A college professor once told me that most adults finish all serious reading by the time they reach the age of 23. He went on to say that most professions, even ones that require a four year degree, do not require the worker to engage in prolonged or critical reading. And while I’m sure there are exceptions to the statement, I agree wholeheartedly with the professor’s conclusion. Ask yourself, for example, what was the last serious novel you read or the last time you read The Economist from cover to cover (that’s Immanuel Kant on the left, by the way; he wrote a Critique of Pure Reason and should be on your reading list)?
Maintaining an active reading schedule is tough stuff especially if you have a demanding career, children, a home to run, and the desire to not become fat (i.e., excercise). However, the difficulty associated with finding time to stimulate your mind and learning about new topics and facts shouldn’t deter you from sitting down each day and putting in some reading time.
Here is a quick summary, then, on what type of material to read and how to get back into that academic mode you may have been in during your undergraduate days (you know when you read, wrote papers, and had a beer or two on Friday night)
Find a comfortable and quiet place with good lighting (see my home office entry) – this will ensure you will not be disturbed and that you slowly train your body to associate your office, bedroom, or leather armchair with reading.
The Everyday Reads
Head to your library, or subscribe to the following four newspapers/magazines: The New York Times, The Wall Street Journal, The New York Review of Books (NOT the NY Times Book Review), and the New Yorker. These four sources will provide an excellent source of daily material on global politics (NY Times), business news (WSJ), latest arts and letters (NY Review of Books), and the best in popular culture, short fiction, criticism, and essays (The New Yorker). I know I’m missing out on tons of sources (like the Economist, Harper’s, Financial Times, etc.), but in terms of general interest, accessibility, and availability, the titles above provide the reader with the best “bang for your buck” intellectual junk food.
Start your daily reading routine by sitting for an hour in your quiet space and reading through the two daily newspapers outlined above. You don’t need to read every article, but you should get through the International and US sections in the NY Times and Marketplace and the first section in the Wall Street Journal (keep this at 30 minutes). The next 30 minutes should be spent reading either a serious novel or a non-fiction book. There are tons of serious books on the market (and one would need several lifetimes of full time reading to get through the world’s best literature), but start with something that will interest/challenge you (here is a good list). As an example, I’m currently reading Junot Diaz’s The Brief Wondrous Life of Oscar Wao and Michael Pollen’s The Omnivore’s Dilemma.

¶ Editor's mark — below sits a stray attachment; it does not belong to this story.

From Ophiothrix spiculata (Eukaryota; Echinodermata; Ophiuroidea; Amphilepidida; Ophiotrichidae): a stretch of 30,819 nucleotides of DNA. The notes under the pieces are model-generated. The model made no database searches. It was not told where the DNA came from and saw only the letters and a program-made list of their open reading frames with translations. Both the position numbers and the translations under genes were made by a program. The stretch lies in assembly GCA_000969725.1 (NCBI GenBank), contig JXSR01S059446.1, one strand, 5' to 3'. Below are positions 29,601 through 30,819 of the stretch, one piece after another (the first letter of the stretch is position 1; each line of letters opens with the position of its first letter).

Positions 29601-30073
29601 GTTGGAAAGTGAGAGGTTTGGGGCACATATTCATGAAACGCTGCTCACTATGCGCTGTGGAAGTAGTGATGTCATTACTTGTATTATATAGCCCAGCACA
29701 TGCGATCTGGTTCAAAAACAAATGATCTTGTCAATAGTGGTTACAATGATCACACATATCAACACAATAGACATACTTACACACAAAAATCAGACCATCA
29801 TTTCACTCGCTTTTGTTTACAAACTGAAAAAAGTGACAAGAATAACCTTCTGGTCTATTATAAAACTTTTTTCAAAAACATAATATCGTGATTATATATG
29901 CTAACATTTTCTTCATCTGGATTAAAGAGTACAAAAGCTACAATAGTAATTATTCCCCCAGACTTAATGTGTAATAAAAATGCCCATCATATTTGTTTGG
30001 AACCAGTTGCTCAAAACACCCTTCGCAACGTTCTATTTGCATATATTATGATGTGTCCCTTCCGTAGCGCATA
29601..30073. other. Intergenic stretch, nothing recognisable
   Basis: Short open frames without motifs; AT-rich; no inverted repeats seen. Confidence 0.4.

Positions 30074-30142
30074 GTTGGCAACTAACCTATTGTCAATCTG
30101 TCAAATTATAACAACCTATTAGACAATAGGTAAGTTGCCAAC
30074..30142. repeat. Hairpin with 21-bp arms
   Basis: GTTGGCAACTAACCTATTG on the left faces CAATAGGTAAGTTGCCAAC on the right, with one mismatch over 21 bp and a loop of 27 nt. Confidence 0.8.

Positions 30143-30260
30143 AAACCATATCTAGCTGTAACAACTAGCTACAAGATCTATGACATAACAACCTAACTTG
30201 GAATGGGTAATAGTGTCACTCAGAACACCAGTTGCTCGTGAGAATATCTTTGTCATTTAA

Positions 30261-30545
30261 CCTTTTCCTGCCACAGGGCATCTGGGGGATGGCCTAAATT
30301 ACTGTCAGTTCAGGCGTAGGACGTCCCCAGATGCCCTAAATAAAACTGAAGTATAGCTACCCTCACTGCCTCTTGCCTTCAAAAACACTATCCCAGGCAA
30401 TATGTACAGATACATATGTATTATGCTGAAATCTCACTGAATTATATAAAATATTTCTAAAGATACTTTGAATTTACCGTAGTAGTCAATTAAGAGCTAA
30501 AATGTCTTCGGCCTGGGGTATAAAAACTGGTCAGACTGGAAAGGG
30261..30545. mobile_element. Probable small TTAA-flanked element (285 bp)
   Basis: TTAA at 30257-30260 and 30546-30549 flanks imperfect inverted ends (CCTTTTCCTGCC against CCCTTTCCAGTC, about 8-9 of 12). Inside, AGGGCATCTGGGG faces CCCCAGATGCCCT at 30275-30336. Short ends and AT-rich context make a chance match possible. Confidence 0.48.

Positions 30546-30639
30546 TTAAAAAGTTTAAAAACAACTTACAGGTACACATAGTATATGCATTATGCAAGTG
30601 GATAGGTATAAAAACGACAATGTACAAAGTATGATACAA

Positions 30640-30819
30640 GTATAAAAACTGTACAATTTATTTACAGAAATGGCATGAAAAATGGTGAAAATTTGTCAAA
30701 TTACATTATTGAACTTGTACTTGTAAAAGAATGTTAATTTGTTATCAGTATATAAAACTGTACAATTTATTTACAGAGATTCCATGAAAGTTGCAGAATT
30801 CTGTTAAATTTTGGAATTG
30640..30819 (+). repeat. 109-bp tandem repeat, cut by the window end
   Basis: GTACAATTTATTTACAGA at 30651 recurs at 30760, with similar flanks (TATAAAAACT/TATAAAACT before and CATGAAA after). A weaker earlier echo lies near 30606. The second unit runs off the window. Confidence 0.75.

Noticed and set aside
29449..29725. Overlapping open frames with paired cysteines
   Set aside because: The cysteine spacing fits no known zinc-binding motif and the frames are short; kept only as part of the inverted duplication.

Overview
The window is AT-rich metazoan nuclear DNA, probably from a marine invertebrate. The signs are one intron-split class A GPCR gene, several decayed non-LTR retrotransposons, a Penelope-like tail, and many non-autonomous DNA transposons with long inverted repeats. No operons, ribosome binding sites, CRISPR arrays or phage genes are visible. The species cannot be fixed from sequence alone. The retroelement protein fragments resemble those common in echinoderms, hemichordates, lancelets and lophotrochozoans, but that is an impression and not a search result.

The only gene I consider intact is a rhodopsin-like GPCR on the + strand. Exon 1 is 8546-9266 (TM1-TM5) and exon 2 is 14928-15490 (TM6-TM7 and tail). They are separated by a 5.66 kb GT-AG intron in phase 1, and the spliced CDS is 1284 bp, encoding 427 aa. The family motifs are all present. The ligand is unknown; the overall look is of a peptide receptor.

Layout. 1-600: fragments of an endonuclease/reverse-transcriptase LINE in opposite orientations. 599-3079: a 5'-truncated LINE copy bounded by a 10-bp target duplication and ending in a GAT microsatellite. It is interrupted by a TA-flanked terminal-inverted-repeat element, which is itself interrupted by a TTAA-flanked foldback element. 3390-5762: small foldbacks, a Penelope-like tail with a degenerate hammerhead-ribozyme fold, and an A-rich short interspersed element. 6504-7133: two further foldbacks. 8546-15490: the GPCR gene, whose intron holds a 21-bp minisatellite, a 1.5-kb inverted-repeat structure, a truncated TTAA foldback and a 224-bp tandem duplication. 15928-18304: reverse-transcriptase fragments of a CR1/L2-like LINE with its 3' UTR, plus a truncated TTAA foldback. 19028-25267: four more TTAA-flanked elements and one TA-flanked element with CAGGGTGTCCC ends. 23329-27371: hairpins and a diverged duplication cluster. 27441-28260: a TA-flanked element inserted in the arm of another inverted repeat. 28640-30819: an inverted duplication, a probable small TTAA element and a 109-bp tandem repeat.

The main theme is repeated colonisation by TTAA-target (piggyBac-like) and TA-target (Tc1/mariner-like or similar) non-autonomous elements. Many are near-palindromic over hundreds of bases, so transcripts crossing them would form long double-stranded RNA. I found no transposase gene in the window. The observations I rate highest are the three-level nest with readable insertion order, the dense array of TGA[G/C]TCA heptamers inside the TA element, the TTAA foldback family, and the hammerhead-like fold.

Do the above for about a month until you feel comfortable sitting in a quiet space and just reading. This will be harder than you think, as you won’t be able to check email, watch TV, fire up the Wii, or listen to your newly downloaded iTune track. Once you cut off the mindless entertainment, try and increase your reading time to 2 hours a day (The TV really is the devil!).
I’m not sure about you but when I take in knowledge I want to be able to apply it to my daily life (whether it be reading some arcane piece of analytic philosophy or the recent US News and Word Reports series on the presidential candidates). If I can’t apply the knowledge I just picked up in a book or a magazine article then it is wasted time and I will mostly likely forget what I just spent two hours reading. I’m not talking about literally trying to apply some fun fact you just picked up in the New Yorker while you’re working on a spreadsheet at work. Rather, I’m talking about synthesizing the material you read during your daily reading ritual and trying to make sense of it as it relates to the specific world you are living in. So, for example, if you’ve just read an interesting article in the Wall Street Journal on the economic downturn and the amount of jobs being lost in various US business sectors, maybe you can bring up the slowing economy in a work meeting and try and come up with a more efficient way of building and marketing your organization’s widget.
If you think the above sounds a little too geeky consider that a guy like Warrent Buffet finds the time to read over 5-6 daily newspapers a day (as well as a few books) – you don’t do great things by putting your left hemisphere on pause. Oh, Bill Gates spends lots of time reading, as well.